The horrific Battle of Gettysburg remains America's largest loss of life in any engagement. Today those battlegrounds are protected in the Gettysburg National Military Park. The park protects and interprets the landscape of the 1863 battle and is managed by the National Park Service.

The hallowed grounds of the Battle of Gettysburg are soul searching and difficult for many people. But visiting Gettysburg is an important part of understanding one of the most pivotal moments in American history. If one is in Texas, then consider visiting the old Spanish mission of the Alamo and see how this unimposing building is so important to that state.


What To Know About Gettysburg And The Military Park

The Gettysburg National Military Park includes most of the sites of the original battle as well as many of the areas that were involved in the respective army's support and the areas associated with the aftermath and commemoration of the battle.

Many of the park's 43,000 Civil War artifacts are on display at the Gettysburg Museum and Visitor Center.

The Battle of Gettysburg was an important battle that defeated the Confederate invasion of the North but was not decisive enough to end the war. It pitched Major General George Meade's Union Army of the Potomac against General Robert E. Lee's Confederate Army of Northern Virginia.

  • Date: July 1–3, 1863
  • Armies: The Union's Army Of The Potomac & The Confederacy's Army of Northern Virginia
  • Outcome: Union Victory

General Lee's plan was to engage the Union army, destroy it, and cause the Union to lose the will to continue the war.

The battle was a series of engagements over several days with the main event being a dramatic infantry assault by 12,500 Confederates on the center of the Union line. The assault was a disaster and the battered Confederate Army was forced to withdraw back to the south.

  • Casualties: Between 46,000 and 51,000 Casualties From Both Armies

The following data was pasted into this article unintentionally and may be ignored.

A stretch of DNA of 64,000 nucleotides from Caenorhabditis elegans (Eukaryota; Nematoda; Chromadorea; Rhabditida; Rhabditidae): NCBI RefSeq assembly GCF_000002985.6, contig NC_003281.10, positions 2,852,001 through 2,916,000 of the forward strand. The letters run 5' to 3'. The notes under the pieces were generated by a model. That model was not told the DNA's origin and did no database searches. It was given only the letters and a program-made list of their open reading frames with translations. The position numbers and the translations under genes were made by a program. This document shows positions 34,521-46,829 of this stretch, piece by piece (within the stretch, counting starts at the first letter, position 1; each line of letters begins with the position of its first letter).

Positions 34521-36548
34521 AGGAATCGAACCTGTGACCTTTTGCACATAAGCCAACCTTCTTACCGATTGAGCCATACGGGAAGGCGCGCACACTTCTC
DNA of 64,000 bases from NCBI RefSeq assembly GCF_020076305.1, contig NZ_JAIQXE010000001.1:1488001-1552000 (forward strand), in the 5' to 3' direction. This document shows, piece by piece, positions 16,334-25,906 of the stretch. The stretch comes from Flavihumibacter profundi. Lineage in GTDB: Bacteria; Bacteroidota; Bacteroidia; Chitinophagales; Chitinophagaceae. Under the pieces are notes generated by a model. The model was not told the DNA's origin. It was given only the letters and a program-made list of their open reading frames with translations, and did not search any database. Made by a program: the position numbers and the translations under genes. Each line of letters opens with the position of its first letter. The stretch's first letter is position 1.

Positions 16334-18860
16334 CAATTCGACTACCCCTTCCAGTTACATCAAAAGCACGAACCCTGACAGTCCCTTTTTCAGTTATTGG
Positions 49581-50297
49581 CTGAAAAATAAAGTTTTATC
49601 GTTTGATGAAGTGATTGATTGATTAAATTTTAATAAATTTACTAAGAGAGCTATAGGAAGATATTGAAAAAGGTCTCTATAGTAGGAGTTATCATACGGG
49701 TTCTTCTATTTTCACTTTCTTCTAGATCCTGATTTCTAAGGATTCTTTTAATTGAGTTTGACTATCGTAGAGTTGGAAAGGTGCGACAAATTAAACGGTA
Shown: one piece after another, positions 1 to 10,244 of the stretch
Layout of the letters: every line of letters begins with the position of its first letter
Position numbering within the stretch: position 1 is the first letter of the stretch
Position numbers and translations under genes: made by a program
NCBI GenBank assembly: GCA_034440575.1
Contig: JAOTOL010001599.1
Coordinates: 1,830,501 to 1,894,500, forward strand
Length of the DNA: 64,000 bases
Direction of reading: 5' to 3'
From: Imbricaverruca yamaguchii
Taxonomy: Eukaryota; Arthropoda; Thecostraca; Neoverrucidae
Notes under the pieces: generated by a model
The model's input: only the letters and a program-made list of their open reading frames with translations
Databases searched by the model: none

The battle resulted in between 46,000 and 51,000 casualties from both armies. It was marked on November 19 by President Lincoln's famous historic Gettysburg Address.

Related: Visiting The Little Bighorn Battlefield National Monument, The Site Of Custer's Last Stand

Upcoming Battle of Gettysburg Anniversary Reenactment

To commemorate the Battle of Gettysburg there are reenactments of that fateful day. One of the upcoming reenactments by Gettysburg Battlefield Preservation Society is scheduled for 2 & 3 July 2022

  • Anniversary: The Reenactment Will Commemorate Gettysburg's 159th Anniversary


  • July 2: At 8.00 am
  • July 3: At 2.00 pm

If one is thinking about attending the event, the tickets are now available online. One can book spectator tickets as well as a reenactor or cannon. Reenactor registration is for reenactors only and not for general public participation. Reenactors also get to enjoy a reenactor-only Saturday night dinner (pulled pork dinner). Registration for reenactions is open at the time of writing (April 2022) but closes long before the event.


  • One Day Ticket: $25.00 Per Adult
  • Weekend Ticket: $40.00 Per Adult

One should also book tickets online as prices are higher at the gate.

The battle reenactments are held on the 146-acre Daniel Lady Farm just adjacent to the military park at Benner Hill. While not in the military park, the farm was still the site of artillery placements and infantry preparations for the Confederate attack on Culp’s Hill. The house and barn on the farm became a field hospital.

  • Reenactment Site: Daniel Lady Farm

There are still shell fragments and soldiers' carved initials in the barn as well as blood-stained floors in the house.

  • Tip: Watch The 1993 Movie Gettysburg To Learn More About The Battle

During the reenactment, one can expect to see Battle Reenactments, Artillery and Cavalry Demonstrations, Living History Programs, Tours of the Restored House & Barn, and more. There will be plenty to keep everyone engaged and learn many things one never knew.

Everyone must purchase a ticket to attend the event.

Related: What You Need To Know About The Lincoln Memorial Before Visiting

National Park Service Education Programs

One does not only need to go to a reenactment to provide an immerse education experience for the family. The National Park Service also offers a number of education programs tailed for families and children.

Due to the current pandemic, one should check to see what programs the National Park Service is offering on its website. There are many programs on offer that explore different parts of the vast battlefield while exploring different parts of the battle.

  • Tip: Consider Viewing The National Park Service's Virtual Tour

In case they are not offering programs or if one can't physically go to Gettysburg, there are also Virtual Tours. They offer virtual tours led by Christopher Gwinn, Chief of Interpretation and Education at Gettysburg National Military Park.

The virtual tour is built around each of the sixteen Auto Tour stops and provides a comprehensive and immersive experience of the Battle of Gettysburg.

Next: Lest We Forget: Gallipoli - The Most Important Site To The ANZACs